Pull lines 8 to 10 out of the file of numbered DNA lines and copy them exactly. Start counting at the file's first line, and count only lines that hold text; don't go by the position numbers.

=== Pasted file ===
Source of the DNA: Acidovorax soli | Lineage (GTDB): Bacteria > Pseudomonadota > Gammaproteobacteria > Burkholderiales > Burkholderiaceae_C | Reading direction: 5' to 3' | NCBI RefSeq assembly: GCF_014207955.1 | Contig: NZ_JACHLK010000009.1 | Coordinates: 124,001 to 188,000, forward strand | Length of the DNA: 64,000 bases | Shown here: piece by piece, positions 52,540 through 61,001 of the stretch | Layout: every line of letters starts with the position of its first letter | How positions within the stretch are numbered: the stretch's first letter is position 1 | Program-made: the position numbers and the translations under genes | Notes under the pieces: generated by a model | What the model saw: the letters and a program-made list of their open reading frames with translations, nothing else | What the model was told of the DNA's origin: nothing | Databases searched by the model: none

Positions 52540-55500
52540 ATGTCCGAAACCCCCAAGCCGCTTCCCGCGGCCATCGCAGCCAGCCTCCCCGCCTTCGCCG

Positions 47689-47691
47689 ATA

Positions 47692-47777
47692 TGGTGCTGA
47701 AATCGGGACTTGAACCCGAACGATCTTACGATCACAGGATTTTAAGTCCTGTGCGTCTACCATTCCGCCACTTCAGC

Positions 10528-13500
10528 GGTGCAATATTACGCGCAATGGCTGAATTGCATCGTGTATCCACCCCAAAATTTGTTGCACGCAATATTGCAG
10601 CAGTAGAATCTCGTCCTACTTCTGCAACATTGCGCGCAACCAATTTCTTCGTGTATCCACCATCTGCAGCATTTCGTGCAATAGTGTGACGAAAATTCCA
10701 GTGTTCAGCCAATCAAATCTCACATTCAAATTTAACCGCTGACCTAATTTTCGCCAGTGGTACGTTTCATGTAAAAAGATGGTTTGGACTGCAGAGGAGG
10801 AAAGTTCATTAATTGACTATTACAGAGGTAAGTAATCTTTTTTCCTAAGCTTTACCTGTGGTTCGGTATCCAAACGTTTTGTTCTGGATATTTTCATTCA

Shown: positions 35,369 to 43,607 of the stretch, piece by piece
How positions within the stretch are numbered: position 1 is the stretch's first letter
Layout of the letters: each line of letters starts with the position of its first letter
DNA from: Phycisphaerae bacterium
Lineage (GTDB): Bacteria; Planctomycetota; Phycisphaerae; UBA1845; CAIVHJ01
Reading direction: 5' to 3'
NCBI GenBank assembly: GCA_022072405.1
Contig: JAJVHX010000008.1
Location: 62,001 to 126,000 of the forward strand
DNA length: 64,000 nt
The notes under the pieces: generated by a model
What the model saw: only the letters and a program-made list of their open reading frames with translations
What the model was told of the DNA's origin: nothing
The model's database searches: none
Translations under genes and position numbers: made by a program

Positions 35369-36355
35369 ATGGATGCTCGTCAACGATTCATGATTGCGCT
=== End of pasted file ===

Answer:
47701 AATCGGGACTTGAACCCGAACGATCTTACGATCACAGGATTTTAAGTCCTGTGCGTCTACCATTCCGCCACTTCAGC

Positions 10528-13500
10528 GGTGCAATATTACGCGCAATGGCTGAATTGCATCGTGTATCCACCCCAAAATTTGTTGCACGCAATATTGCAG